Prince Harry and Meghan Markle’s wedding has inspired
a royal thirst, you might want to pick up Linda
Rodriguez McRobbie’s book, "Princesses Behaving
Badly: Real Stories From History — Without the
Fairy-Tale Endings." McRobbie, a Londoner by way of
Boston, explores the backstories of famous ladies of
royal lines, including Princess Margaret, whom McRobbie
calls Queen Elizabeth II’s "wayward sister,"
and Lucrezia Borgia, "a woman who managed to
survive not only the pit of vipers that was Renaissance
Italy, but the pit of vipers that was her own
catalogs the myriad royals into categories like
warriors, usurpers, schemers and floozies, so you can
keep your princesses straight. And it is under these
headings that readers learn about a Scandinavian
princess-turned-pirate named Alfhild, who led a crew of
lady buccaneers, and Amina of Zaria, a "wicked
archer" who rode a horse named Demon and led armies
of more than 20,000 men and women.
was a princess who went corporate, another who dressed
as a man, and Pauline Bonaparte — Napoleon’s sister
— whose seductions are legendary. And how can one
forget Viktoria Elisabeth Auguste Charlotte of Prussia
— the younger sister of Germany’s last emperor, who
held an orgy for aristocrats only to be accused of
blackmailing the officials later.
we learn more about Princess Olga of Kievan Rus (now
known as Ukraine), as well. McRobbie’s research at the
British Library revealed that enemies killed her
husband, Igor, and she took revenge on them by burying
them alive, burning them in a bathhouse and killing them
via birds who’d had their feet tied with cloths dipped
in sulfur, thus torching the owners’ houses when the
birds flew home.
talked to McRobbie about her book on the eve of the
latest royal wedding. Here’s a condensed and edited
version of the interview.
Why did you write the book?
I think it was largely about wanting to present a more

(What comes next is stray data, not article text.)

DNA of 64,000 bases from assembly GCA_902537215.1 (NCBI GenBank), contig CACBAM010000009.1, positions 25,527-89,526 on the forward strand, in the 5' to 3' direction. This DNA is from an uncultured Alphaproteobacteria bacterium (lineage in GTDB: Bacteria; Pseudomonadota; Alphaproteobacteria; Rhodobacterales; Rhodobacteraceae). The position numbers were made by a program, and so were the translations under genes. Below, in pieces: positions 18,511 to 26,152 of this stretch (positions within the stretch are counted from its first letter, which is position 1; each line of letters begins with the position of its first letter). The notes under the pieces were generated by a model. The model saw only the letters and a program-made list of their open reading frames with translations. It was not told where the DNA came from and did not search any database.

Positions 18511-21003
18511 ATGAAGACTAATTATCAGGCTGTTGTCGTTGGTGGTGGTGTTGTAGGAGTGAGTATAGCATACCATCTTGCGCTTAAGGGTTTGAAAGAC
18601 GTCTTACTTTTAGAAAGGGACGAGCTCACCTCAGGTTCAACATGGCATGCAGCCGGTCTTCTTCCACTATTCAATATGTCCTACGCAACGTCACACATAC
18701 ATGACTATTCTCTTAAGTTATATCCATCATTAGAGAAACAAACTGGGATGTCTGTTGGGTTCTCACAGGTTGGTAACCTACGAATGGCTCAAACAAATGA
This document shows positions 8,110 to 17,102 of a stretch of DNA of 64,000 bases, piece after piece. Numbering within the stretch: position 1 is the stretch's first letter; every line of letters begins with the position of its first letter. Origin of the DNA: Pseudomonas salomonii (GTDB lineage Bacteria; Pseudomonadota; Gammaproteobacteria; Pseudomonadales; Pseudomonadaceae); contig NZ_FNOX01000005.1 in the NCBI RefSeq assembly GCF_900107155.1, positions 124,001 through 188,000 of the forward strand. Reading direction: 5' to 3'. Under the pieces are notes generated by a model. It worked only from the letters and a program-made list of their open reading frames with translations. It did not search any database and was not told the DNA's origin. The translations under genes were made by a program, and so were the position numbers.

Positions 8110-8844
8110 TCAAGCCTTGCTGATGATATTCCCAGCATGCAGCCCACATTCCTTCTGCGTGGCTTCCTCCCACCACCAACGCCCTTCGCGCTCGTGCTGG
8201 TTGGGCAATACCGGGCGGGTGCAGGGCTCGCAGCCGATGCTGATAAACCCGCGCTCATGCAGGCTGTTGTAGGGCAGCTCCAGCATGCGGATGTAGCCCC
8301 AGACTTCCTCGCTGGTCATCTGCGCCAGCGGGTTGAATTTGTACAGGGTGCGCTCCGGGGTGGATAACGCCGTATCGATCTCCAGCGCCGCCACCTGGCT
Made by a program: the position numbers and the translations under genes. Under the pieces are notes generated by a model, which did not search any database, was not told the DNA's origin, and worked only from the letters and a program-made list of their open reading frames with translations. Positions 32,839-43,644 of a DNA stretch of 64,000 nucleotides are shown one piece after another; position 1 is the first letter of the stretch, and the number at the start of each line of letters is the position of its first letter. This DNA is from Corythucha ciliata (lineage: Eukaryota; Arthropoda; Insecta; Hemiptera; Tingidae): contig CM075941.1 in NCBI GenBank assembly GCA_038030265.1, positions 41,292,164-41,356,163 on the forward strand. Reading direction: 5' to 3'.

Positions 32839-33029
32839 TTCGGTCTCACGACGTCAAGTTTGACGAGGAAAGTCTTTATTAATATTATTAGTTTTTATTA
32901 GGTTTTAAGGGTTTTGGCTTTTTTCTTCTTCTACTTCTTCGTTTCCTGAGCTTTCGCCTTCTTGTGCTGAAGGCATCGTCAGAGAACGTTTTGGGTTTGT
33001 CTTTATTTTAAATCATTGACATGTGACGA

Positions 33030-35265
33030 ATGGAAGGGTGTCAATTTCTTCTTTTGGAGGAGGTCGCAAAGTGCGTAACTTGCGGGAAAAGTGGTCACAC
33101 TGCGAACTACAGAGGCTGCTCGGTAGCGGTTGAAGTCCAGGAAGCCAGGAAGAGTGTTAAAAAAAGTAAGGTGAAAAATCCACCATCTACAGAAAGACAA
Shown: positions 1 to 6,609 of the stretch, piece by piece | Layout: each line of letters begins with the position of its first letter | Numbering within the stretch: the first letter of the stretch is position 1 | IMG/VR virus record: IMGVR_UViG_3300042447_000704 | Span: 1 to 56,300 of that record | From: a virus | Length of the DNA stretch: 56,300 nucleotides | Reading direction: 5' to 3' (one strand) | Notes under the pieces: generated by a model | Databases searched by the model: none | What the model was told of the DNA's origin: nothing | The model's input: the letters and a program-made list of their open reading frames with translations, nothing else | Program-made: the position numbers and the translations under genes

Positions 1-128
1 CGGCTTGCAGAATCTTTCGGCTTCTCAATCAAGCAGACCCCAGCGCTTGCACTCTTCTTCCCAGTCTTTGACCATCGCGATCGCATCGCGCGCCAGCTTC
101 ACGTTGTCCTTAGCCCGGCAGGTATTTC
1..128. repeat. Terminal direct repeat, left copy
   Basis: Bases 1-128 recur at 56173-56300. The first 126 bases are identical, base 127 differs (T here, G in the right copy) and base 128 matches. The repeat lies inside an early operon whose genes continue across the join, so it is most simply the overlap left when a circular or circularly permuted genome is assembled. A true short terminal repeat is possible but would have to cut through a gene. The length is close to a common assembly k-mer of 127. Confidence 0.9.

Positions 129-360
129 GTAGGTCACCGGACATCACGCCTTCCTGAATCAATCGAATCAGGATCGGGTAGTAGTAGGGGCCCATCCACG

human face to the title "princess." Do a
search on Amazon for "princess," and most of
what comes up are pink-and-purple-sparkly dress-up kits
or Disney or something really fantasy driven, but I felt
that there had to be a human underneath that title.
was important to try to present a more multifaceted
version of what a princess could be than what is
available out there. The problem with the title
"princess" is that we tend to allow it to
become very one-dimensional to the detriment of the
people who are actual princesses. We lose some amazing
stories and we lose some amazing women when we only see
princesses as this flat, one-dimensional, sparkly kind
Who is your favorite princess?
Clara Ward is one of my absolute favorites. (She was an
American heiress who became Princesse de Caraman-Chimay
of Belgium from 1890 to 1897, after which she divorced,
ran off with a Hungarian fiddler and went on to marry
two more times after that.).
a time when women, especially, were required to think
about everyone else before themselves, (Ward) was
selfish, but wonderfully so. She said this is what I
want to do; this is who I want to be, and she gave
herself the freedom to do whatever she wanted. She had
that freedom, because she had a ton of money, but she
also wasn’t willing to play the game. I really admire
that; I admire that streak in her that was willing to
take the bad press.
think that’s one of the things that really comes
through: There are a lot of women who are doing the best
that they possibly could within a limited tool set and
things that they were allowed to do. Women who made
decisions in that survival mode, I have to admire them.
Is it ever a good time to be a princess?
Perhaps now? They are sort of in this remarkable
position to be advocates because they’re so visible.
But at the same time, they are also bound by years of
tradition and by expectation, so it’s a complex time.
There’s never been a good time to be a princess, but
there’s never really been a great time to be a woman
in power or a visible woman or a woman without power or
maybe just a woman.
How has the #MeToo movement influenced your work?
It’s interesting. To some degree, it’s been a
wake-up call just to realize that my work on these
stories has value, and I don’t need to apologize for
it, because the lives of these women are not really
being talked about. And their stories are not really
being heard — a lot of them.
largely fostered that shift is that there’s now a sort
of cultural movement around it — that there’s
cultural padding that says: We’re not going to devalue
our stories anymore; we’re not going to devalue
ourselves just because we’re women. I think that a lot
of the stories that are in the book are stories that are
necessary and vital and interesting and do not get
enough attention, simply because they happened to a
princess and not a prince.